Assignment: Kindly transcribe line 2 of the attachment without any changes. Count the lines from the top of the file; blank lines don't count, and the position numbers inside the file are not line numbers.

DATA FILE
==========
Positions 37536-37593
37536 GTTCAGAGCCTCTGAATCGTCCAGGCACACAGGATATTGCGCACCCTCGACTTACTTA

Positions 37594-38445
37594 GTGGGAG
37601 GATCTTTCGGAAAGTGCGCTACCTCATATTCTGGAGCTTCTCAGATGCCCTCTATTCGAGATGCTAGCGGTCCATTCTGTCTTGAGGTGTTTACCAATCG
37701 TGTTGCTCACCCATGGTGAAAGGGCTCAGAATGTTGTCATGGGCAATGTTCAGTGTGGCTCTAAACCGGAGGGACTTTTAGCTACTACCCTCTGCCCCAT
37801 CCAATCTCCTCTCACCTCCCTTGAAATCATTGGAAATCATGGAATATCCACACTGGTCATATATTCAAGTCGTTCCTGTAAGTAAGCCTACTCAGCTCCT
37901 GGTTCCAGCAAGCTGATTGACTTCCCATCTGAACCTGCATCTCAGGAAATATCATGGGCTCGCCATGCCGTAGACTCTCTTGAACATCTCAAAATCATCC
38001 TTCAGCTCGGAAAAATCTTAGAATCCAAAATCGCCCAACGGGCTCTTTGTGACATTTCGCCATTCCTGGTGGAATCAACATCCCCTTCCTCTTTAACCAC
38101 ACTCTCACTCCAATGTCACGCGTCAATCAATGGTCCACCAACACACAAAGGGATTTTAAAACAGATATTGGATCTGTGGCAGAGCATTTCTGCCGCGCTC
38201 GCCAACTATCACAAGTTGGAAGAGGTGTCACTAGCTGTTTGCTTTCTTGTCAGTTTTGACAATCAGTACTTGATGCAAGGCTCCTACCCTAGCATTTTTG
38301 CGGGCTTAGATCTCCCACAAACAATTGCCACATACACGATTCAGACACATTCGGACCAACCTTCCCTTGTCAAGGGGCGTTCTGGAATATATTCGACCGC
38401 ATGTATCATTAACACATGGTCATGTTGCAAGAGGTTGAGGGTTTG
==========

37536 GTTCAGAGCCTCTGAATCGTCCAGGCACACAGGATATTGCGCACCCTCGACTTACTTA